The assignee for this patent, patent number 8655770, is
Reporters obtained the following quote from the background information supplied by the inventors: "This invention relates generally to financial services and products, and more particularly to financial systems that enable an investor to create bond laddering strategies, and other strategies that typically involve individual fixed-income securities, through a series of open-ended funds (such as exchange traded funds or mutual funds) that hold fixed-income securities.
"Bond laddering is an investment technique in which an investor purchases multiple bonds (or other types of fixed-income securities) having different maturity dates. As an example, the total investment is divided equally among several maturity dates that are spread at regular intervals over a period of time (e.g., every year for a period of ten years). In this way, the bonds associated with each particular maturity date are a 'rung' of the total investment 'ladder.' Bond laddering has a number of benefits for investors. For example, an investor may avoid capital losses (or gains) due to fluctuations in interest rates by simply holding onto the bonds until the maturity dates arrive, at which time the investor can purchase a new rung for the bond ladder. By having a series of investments that mature over regular intervals, a bond ladder provides more stability around yields and periodic liquidity for the investor.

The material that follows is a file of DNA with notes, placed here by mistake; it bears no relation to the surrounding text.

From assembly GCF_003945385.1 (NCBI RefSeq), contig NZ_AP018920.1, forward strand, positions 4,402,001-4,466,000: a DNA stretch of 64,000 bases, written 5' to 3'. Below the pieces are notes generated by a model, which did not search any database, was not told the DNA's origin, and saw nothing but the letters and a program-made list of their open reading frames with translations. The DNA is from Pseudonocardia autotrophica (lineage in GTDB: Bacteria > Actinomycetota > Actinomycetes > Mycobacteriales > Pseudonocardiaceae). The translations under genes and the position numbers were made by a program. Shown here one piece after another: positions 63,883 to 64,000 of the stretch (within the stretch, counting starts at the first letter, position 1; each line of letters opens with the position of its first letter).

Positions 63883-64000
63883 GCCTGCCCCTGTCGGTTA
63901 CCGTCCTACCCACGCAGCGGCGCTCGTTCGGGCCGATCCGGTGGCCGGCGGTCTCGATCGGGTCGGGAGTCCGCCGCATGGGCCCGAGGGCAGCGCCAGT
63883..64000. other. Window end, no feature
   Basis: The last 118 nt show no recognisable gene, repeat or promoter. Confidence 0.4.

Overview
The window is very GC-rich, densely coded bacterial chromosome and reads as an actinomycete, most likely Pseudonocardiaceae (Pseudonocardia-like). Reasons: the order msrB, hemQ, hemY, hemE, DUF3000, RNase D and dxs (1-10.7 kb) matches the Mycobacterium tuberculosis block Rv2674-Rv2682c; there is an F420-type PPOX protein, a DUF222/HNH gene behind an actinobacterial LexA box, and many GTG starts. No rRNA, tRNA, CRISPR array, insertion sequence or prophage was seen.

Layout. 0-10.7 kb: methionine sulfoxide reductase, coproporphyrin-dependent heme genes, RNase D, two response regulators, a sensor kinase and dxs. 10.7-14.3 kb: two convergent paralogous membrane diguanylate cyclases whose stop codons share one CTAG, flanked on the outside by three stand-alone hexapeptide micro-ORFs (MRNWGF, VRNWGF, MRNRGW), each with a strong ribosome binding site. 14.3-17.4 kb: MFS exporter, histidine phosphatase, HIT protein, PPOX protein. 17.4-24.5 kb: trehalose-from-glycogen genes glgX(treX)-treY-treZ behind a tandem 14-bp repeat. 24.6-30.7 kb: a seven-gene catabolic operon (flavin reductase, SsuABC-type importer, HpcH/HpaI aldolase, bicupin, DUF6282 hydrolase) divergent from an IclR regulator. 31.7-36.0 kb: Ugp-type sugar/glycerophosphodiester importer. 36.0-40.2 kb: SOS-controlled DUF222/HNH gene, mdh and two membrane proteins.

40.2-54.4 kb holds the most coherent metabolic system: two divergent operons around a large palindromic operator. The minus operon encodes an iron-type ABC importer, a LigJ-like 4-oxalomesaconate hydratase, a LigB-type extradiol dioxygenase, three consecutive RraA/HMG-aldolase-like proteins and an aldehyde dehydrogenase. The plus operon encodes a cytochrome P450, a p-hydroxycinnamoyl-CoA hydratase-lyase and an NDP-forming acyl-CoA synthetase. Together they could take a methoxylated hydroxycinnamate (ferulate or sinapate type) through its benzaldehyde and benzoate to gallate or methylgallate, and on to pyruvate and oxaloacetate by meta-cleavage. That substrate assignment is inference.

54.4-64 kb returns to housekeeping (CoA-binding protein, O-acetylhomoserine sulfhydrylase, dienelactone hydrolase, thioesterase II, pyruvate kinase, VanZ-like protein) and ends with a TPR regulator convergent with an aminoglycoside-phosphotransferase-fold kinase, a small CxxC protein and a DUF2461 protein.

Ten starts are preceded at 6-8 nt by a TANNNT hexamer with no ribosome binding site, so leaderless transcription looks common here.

"A bond laddering strategy may also minimize risks to the investor. For example, in an environment where interest rates are increasing, a bond ladder prevents the investor from being stuck with a low interest rate for a long time, thereby allowing the investor to benefit from the returns associated with increasing rates. On the other hand, when interest rates are decreasing, the division of the investment across several rungs of the bond ladder means that only one portion of the total bond investment (i.e., one rung of the ladder) will mature at any given time. Accordingly, if interest rates are relatively low but the investor desires to repurchase more bonds when a rung matures, only a fraction of the total portfolio will consistent of the bonds at the lower-yielding rate. As one can appreciate, by spreading out the maturity dates of the fixed-income securities over time, the ladder structure smoothes the risks associated with investing in fixed-income securities in an environment where interest rates can fluctuate.